NJBIA is urging employers to join the effort to help salvage the summer tourism season for New Jersey boardwalk businesses and amusement parks that depend on foreign students who are currently unable to obtain J-1 visas needed to participate in summer work travel programs.
Although former President Donald Trump’s previous presidential proclamation pausing the issuance of most J-1 visas expired on March 31, U.S. embassies and consulates have been providing few, if any, J-1 visa applicant interviews.
About 5,000 overseas students come to New Jersey in a typical summer to work at boardwalk businesses, amusement parks, federal parks or as lifeguards at local swimming pools where there are not enough local teenagers to fill the open positions, according to Jersey shore tourism officials who spoke at a recent New Jersey Business Coalition Town Hall.
The loss of these international student workers will create staffing shortages for seasonal businesses and impact summer tourism, which is a major contributor to the state’s economy.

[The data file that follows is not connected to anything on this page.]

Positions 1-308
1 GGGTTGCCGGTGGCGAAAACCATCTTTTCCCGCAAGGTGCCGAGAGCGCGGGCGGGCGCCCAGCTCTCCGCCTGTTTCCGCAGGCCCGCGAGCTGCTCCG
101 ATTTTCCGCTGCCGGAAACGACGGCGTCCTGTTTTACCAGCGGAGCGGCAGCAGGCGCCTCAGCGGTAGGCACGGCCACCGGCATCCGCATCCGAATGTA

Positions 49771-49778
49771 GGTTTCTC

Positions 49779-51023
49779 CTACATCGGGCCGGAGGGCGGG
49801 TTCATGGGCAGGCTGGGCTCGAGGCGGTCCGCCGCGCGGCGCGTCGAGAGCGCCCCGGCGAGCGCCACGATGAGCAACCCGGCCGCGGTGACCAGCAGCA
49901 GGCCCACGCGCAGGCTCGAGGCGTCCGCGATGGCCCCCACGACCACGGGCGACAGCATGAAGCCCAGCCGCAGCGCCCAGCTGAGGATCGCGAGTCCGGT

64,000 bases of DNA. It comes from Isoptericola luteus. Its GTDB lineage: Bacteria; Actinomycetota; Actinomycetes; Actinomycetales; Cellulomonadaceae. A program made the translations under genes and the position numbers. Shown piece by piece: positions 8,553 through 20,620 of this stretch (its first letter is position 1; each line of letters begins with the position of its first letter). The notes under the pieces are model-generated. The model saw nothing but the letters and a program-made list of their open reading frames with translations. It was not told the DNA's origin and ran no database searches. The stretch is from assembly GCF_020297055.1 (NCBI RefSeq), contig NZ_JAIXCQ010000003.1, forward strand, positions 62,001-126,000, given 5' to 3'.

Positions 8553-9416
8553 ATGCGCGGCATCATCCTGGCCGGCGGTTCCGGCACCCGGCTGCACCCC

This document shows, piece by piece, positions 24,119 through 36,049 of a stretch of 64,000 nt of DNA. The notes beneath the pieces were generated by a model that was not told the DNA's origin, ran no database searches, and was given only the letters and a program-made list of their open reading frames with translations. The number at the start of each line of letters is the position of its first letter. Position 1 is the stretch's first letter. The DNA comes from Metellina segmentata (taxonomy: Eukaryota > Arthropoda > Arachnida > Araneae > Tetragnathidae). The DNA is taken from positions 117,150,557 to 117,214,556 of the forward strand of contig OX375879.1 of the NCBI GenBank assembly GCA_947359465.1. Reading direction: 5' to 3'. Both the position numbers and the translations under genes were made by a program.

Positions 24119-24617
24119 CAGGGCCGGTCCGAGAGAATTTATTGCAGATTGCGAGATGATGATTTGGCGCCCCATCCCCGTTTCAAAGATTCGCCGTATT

“New Jersey’s tourism industry which, in 2019 generated an estimated $46.4 billion in visitor spending and $5.1 billion in state and local tax revenue, is important to New Jersey’s economic recovery efforts after COVID-19,” said NJIBA President & CEO Michele Siekerka.
“NJBIA urges all businesses to support efforts to break the logjam over J-1 visas, because it’s not just the seasonal businesses who hire international students that are impacted by the loss of the summer work travel program,” Siekerka said. “There is a ripple effect that impacts other businesses too if there are fewer tourists because an amusement park or boardwalk business has had to curtail operating hours due to staffing shortages.”
Businesses and other organizations are urged to sign on to an electronic letter to President Joe Biden by 5 p.m. Friday, April 16 as part of the BridgeUSA Coalition’s national efforts to end the delays in international student work travel visas. Go here to sign the letter.